Toronto Star: Trapped inside by the pandemic, Torontonians are facing a new hurdle: handling a heat wave

Posted July 9, 2020

In Toronto’s downtown Annex neighbourhood, Madeline Jarvis-Cross is sweltering in a third-floor apartment.
 
With few windows and carpeting, the apartment has been retaining the heat. The heat wave gripping Toronto and the GTA adds a new layer to the closures and restrictions brought about by the COVID-19 pandemic. As of Wednesday, the city had experienced six consecutive days of temperatures rising above 30 C, prompting heat warnings from the city and new restrictions on water usage for smaller regions around the GTA.
 
Jarvis-Cross is one of the many Torontonians weathering the sweltering conditions without air conditioning, while also following physical distancing guidelines meant to keep people safe from the virus.
 
“Yeah, you can’t go swimming. People are going to the beach — I don’t think it's a good idea,” Jarvis-Cross said. Previously, “if I didn't have my office, I would work at a library because they’re air-conditioned. But (now) you can’t do that.”
 
Working from home during the heat wave has also meant a new set of challenges: her computer is overheating. “A lot of the work I would usually be doing, for my job … I can't really do as much as I would normally do because my computer overheats,” Jarvis-Cross said.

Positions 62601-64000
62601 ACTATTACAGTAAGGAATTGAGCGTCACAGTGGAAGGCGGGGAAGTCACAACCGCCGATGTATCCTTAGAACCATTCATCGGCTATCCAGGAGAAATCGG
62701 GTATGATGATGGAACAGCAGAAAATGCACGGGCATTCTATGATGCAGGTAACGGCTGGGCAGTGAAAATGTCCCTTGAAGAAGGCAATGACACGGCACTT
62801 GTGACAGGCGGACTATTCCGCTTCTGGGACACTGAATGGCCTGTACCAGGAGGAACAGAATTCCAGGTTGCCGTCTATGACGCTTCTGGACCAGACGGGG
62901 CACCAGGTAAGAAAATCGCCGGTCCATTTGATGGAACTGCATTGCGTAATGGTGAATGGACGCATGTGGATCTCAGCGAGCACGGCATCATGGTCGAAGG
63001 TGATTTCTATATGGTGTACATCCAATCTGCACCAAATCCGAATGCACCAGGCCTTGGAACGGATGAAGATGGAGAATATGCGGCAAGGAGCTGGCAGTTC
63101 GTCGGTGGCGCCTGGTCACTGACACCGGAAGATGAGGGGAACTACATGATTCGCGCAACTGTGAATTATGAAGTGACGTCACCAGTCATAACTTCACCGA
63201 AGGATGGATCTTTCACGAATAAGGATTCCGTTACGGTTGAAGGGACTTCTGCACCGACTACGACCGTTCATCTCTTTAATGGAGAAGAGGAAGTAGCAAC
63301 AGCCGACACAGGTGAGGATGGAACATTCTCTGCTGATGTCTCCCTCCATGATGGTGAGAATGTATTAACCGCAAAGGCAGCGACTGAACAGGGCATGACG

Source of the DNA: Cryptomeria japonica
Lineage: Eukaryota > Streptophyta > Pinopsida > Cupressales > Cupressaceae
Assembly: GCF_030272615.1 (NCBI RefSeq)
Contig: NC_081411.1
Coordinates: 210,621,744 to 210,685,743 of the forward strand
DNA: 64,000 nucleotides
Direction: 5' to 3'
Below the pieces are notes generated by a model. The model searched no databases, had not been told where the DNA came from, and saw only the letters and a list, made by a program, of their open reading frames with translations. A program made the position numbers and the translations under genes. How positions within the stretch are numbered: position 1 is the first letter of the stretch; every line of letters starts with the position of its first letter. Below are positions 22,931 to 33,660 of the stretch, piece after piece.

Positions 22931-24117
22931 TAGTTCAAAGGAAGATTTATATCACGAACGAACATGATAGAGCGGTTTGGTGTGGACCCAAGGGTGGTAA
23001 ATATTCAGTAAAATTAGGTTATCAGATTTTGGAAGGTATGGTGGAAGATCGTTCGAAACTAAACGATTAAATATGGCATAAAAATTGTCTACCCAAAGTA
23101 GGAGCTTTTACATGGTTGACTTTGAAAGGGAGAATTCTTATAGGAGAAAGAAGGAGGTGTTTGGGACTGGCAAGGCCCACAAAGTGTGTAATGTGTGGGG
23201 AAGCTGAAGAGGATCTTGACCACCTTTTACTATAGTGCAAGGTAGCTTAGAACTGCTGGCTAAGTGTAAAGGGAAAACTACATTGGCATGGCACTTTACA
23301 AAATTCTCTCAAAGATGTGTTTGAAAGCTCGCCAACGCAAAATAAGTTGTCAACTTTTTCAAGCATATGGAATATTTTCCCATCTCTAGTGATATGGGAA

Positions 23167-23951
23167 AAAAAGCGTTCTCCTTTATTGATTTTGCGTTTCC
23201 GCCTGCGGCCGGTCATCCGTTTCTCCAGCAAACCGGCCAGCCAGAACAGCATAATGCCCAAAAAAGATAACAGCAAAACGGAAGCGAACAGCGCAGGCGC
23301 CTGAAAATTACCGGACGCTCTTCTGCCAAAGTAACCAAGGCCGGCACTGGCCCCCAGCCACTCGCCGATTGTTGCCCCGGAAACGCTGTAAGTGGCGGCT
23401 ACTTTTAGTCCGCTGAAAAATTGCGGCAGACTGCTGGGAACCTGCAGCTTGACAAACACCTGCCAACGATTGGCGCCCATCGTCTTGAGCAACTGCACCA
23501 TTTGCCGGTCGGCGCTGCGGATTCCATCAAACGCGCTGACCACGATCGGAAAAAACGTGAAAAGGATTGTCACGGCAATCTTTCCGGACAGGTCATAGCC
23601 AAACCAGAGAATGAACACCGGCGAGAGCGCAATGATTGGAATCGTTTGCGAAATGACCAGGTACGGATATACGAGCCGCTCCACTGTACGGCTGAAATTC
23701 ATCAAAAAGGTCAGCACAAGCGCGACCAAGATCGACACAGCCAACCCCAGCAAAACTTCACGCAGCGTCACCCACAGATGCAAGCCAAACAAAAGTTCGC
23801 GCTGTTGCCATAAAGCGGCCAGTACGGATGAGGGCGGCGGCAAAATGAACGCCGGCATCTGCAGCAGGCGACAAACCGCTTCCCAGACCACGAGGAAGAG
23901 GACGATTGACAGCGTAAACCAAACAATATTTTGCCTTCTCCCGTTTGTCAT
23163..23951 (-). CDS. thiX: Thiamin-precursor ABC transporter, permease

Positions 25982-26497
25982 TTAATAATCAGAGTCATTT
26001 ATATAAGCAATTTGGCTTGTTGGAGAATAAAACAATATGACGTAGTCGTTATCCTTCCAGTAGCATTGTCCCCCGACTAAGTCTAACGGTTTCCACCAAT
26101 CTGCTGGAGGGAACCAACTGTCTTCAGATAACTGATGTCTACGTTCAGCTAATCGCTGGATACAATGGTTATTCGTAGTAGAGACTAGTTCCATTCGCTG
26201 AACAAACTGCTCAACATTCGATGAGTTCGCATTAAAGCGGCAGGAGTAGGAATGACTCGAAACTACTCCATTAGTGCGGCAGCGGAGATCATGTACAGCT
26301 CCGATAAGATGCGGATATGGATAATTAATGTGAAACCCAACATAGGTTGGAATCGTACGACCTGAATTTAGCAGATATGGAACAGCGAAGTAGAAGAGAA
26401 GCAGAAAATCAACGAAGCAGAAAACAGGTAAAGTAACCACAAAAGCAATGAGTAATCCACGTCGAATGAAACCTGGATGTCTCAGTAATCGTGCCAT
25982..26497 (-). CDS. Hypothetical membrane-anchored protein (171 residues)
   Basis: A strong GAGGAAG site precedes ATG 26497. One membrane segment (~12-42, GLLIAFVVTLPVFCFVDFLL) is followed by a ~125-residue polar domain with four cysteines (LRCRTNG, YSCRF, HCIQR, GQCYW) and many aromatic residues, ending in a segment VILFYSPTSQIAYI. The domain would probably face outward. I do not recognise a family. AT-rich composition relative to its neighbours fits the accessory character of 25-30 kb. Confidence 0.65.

She’s struggling to sleep through the night. “I am not usually a person that has trouble sleeping, but I wake up … upwards of 10 times a night just because it's so hot,” Jarvis-Cross said. “And then you don't feel good any part of the day. I always just feel physically uncomfortable.”
 
Michelle Nochomovitz, who lives in the city’s west-end Bloorcourt neighbourhood, told the Star that poor insulation in her home means that while the winters are cold, the summers are sweltering.
 
The pandemic means that a job hunt that was underway before the shutdown has been put on hold. “Unfortunately, I still can’t afford a proper cooling unit or anything like that,” Nochomovitz said.
 
To cool off, she’s been drinking ice water and running fans around the apartment, while trying to dress in light clothing. When she can, Nochomovitz heads to the park because it is often cooler outside.
 
She estimated the temperature has climbed up to 35 C inside her unit.
 
“The problem this year, obviously with COVID is that you have to be so careful when you're out,” Nochomovitz said, noting that with high-risk friends and family members, she’s taking extra precautions to avoid getting sick — which means limiting trips out of the house. “I'm really trying to minimize any kind of exposure.”
 
In Toronto, “there are no bylaws that say you cannot have a window unit,” said Marva Burnett, president of ACORN Canada, an advocacy group for social and economic justice. “As long as they’re properly installed, it should be in the window.”
 
Burnett noted that at this point, there is no law mandating a maximum indoor temperature like there is for minimum temperatures in the winter.